[Marxism] Marc Becker on Mariategui

Walter Lippmann walterlx at earthlink.net
Sun Dec 24 12:04:52 MST 2006

(Perhaps someone can find the complete article and make it
available to us here on Marxmail? This is Becker's idea of
what Mariategui had to say, not Mariategui himself. There
is no reason I'm aware of to assume this is not accurate.)

Mariátegui, the Comintern, and the Indigenous Question in Latin America
Author(s): Marc Becker*

Victorio Codovilla, the leader of the Comintern's South American
Secretariat, instructed José Carlos Mariátegui, a Peruvian Marxist
who had gained a reputation as a strong defender of marginalized
Indigenous peoples, to prepare a document for a 1929 Latin American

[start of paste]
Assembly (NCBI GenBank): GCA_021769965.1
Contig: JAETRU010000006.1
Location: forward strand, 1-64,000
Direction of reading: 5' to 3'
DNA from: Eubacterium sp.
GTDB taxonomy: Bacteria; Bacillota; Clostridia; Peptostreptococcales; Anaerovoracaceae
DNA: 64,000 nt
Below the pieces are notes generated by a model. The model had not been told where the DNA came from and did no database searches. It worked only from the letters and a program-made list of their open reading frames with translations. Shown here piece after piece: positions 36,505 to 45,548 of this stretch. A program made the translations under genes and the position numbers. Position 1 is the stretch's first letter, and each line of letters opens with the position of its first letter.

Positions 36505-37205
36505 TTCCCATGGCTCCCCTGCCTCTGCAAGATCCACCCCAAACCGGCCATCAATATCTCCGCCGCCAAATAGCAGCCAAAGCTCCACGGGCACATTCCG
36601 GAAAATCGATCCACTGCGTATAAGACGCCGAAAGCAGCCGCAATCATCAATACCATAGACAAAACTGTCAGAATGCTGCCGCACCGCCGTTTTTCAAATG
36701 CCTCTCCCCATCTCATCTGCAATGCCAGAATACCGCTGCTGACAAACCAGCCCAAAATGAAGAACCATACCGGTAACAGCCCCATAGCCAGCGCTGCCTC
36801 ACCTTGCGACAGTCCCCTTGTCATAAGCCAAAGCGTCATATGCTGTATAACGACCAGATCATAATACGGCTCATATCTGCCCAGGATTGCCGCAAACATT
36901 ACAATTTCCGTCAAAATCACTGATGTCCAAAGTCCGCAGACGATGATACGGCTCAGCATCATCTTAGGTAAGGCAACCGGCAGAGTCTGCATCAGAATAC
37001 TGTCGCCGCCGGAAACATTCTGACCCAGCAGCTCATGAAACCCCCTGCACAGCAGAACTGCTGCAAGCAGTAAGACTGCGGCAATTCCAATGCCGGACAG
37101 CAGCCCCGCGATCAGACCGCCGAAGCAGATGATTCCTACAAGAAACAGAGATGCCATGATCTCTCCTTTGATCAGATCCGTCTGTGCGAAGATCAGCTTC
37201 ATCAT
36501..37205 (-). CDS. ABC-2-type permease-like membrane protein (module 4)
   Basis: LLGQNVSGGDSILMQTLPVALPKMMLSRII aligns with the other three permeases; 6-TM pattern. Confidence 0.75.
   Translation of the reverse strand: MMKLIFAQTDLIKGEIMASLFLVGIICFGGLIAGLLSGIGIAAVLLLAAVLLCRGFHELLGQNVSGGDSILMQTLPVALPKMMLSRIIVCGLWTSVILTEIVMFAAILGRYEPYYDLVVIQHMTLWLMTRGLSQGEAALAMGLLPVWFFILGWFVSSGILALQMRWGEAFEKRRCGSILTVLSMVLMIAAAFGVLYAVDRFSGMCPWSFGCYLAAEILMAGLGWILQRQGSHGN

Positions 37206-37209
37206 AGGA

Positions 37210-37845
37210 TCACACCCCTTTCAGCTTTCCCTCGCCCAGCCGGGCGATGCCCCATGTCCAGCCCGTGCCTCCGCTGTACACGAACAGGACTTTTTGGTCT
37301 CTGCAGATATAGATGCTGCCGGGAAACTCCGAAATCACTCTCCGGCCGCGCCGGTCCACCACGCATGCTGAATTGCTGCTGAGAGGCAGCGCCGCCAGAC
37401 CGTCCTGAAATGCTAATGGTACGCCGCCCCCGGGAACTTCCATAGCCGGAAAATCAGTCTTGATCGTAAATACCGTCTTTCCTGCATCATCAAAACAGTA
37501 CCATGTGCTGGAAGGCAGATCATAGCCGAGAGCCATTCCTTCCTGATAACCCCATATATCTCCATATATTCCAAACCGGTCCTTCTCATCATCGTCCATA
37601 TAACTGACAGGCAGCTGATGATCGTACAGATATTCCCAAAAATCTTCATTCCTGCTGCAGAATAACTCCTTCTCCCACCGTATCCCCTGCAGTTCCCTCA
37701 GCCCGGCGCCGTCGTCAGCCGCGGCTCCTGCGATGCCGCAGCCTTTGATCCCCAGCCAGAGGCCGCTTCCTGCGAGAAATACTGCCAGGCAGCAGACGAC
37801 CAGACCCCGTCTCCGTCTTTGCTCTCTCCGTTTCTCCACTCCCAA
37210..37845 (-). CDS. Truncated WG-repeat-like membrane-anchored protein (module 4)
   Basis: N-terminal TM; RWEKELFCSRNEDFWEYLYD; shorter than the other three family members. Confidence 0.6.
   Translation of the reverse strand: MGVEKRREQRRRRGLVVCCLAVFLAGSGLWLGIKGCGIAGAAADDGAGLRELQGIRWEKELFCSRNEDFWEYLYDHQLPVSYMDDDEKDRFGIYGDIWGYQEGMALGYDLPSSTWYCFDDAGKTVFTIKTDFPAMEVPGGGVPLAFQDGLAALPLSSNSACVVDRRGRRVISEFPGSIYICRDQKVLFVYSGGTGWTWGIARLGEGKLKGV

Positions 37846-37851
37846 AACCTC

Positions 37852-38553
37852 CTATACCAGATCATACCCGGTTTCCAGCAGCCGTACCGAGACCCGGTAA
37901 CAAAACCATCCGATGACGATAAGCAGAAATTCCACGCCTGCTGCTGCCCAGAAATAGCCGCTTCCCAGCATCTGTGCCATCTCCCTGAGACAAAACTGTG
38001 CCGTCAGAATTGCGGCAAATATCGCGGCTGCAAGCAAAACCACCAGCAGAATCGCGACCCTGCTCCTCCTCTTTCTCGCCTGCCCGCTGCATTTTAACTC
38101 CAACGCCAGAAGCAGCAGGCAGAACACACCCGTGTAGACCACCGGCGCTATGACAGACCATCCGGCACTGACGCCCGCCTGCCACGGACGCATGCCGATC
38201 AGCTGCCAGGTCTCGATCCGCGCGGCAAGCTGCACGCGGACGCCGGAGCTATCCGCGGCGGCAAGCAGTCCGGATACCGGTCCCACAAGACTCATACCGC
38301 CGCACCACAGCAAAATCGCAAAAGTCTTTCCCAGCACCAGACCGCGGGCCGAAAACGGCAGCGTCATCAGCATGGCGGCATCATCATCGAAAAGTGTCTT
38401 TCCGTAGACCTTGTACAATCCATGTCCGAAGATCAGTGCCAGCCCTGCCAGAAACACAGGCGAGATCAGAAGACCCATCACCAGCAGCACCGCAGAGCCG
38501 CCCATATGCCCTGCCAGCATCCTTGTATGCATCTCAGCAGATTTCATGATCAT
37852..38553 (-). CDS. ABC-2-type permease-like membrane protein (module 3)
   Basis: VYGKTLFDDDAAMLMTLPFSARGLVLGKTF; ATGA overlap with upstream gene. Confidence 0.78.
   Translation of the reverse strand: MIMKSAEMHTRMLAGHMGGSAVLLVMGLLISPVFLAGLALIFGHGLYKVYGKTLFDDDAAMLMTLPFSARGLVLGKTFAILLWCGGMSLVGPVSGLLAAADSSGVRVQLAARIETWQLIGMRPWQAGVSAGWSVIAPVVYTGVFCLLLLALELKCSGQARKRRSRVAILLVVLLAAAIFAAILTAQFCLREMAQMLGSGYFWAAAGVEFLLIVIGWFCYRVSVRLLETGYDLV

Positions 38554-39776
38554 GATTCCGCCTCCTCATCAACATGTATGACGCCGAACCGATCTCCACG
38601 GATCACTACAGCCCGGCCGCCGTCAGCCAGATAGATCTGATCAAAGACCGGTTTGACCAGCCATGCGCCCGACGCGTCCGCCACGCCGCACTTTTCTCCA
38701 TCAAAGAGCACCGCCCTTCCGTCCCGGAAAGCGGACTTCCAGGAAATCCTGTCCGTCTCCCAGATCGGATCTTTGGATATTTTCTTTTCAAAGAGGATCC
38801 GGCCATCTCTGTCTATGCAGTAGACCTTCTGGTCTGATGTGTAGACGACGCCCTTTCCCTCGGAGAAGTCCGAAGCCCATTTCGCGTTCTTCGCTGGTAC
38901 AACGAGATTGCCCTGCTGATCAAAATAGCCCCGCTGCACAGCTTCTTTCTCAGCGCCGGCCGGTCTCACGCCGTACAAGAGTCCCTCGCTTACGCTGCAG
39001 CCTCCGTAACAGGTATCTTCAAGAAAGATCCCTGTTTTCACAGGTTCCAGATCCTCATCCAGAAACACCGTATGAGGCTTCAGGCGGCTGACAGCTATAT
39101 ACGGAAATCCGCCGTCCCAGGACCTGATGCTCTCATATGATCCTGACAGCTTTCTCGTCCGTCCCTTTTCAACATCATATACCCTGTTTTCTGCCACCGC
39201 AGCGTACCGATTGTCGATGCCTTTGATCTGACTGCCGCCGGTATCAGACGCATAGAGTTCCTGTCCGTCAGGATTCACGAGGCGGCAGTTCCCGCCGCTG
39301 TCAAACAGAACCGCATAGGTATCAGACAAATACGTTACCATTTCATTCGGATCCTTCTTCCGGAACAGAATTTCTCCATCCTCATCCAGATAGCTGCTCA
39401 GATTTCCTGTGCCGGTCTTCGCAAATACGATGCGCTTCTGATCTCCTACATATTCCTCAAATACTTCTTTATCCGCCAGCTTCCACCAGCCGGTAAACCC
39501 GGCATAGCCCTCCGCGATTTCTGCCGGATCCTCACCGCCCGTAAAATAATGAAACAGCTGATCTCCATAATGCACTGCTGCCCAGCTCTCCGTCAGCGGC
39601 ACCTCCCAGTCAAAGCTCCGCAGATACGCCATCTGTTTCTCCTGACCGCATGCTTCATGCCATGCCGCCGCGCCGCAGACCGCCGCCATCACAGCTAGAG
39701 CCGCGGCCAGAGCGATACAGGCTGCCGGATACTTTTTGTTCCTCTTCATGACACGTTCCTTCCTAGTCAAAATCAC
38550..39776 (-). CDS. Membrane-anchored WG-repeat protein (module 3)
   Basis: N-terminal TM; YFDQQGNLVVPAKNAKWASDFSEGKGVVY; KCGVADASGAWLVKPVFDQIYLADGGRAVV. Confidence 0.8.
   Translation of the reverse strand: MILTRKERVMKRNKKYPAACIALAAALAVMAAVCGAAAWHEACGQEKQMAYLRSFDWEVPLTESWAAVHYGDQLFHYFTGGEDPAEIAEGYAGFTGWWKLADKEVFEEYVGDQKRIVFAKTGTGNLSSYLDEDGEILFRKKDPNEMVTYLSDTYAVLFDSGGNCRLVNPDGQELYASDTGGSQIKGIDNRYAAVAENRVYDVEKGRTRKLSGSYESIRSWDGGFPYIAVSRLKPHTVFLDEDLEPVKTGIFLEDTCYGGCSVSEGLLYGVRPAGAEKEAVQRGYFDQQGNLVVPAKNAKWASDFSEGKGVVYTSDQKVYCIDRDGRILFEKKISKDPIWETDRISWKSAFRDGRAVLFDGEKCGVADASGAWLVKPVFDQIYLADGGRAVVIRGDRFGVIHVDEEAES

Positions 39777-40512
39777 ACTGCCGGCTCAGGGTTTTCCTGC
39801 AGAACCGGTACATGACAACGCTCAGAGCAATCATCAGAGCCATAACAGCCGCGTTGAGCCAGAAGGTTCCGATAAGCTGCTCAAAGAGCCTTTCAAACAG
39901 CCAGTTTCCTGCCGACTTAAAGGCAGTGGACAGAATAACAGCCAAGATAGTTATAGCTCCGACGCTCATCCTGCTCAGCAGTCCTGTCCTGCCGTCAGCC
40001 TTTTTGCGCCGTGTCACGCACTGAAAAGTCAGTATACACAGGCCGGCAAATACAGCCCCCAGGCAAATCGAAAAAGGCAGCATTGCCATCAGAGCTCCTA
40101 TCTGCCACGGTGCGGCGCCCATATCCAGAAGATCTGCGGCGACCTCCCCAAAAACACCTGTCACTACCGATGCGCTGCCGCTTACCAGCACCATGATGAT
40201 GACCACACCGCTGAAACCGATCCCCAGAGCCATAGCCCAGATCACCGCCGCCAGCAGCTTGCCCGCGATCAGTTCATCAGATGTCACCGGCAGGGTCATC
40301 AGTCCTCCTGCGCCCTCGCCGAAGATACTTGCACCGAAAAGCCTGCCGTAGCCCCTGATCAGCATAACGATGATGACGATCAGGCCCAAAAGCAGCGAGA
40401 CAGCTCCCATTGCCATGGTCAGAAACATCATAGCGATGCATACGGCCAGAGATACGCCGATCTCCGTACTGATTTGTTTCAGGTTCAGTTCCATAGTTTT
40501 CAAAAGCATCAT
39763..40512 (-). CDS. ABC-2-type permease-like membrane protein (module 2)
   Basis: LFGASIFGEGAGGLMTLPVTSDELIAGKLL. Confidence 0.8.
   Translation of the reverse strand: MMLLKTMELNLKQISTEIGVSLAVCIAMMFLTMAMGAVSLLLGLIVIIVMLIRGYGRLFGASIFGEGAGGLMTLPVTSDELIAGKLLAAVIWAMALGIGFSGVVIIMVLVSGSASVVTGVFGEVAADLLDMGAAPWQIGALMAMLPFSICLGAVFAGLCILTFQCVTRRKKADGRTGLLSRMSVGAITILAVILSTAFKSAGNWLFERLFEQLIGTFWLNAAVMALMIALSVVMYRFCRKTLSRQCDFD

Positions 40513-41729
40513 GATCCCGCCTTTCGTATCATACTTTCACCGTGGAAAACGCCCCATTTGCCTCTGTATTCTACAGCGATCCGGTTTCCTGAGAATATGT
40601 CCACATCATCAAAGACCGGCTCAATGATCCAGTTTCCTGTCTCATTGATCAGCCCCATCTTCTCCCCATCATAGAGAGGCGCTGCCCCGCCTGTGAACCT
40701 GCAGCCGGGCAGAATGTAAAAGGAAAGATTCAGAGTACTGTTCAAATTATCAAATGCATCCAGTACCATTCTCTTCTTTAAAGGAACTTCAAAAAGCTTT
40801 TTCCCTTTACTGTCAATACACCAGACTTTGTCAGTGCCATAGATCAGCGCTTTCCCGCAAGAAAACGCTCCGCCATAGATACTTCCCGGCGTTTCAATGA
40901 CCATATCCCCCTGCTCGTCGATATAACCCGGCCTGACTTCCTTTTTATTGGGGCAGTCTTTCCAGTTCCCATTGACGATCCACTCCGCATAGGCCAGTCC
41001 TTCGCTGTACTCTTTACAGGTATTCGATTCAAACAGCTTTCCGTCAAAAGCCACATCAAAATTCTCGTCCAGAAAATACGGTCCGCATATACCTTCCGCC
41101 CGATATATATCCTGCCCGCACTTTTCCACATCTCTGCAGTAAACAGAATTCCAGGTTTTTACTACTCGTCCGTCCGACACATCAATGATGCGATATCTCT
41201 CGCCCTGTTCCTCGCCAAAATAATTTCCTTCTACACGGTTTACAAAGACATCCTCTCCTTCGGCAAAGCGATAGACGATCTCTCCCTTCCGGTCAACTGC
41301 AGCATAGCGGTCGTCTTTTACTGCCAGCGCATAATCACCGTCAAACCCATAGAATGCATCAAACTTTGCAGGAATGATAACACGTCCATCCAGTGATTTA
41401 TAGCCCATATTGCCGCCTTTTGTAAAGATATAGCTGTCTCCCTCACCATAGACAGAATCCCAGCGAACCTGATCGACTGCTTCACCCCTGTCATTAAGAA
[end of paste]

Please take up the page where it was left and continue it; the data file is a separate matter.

Communist Conference analyzing the possibility of forming an Indian
Republic in South America. This republic was to be modeled on similar
Comintern proposals to construct Black Republics in the southern
United States and South Africa. Mariátegui rejected this proposal,
asserting that existing nation-state formation was too advanced in
the South American Andes to build a separate Indian Republic.

Mariátegui, who was noted for his "open" and sometimes unorthodox
interpretations of Marxism, found himself embracing the most orthodox
of Marxist positions in maintaining that the oppression of the Indian
was a function of their class position and not their race, ethnicity,
or national identity. From Mariátegui's point of view, it would be
better for the subaltern Indians to fight for equality within
existing state structures rather than further marginalizing
themselves from the benefits of modernity in an autonomous state.
Mariátegui's direct challenge to Comintern dictates is an example of
local Party activists refusing to accept Comintern policies
passively, but rather actively engaging and influencing those


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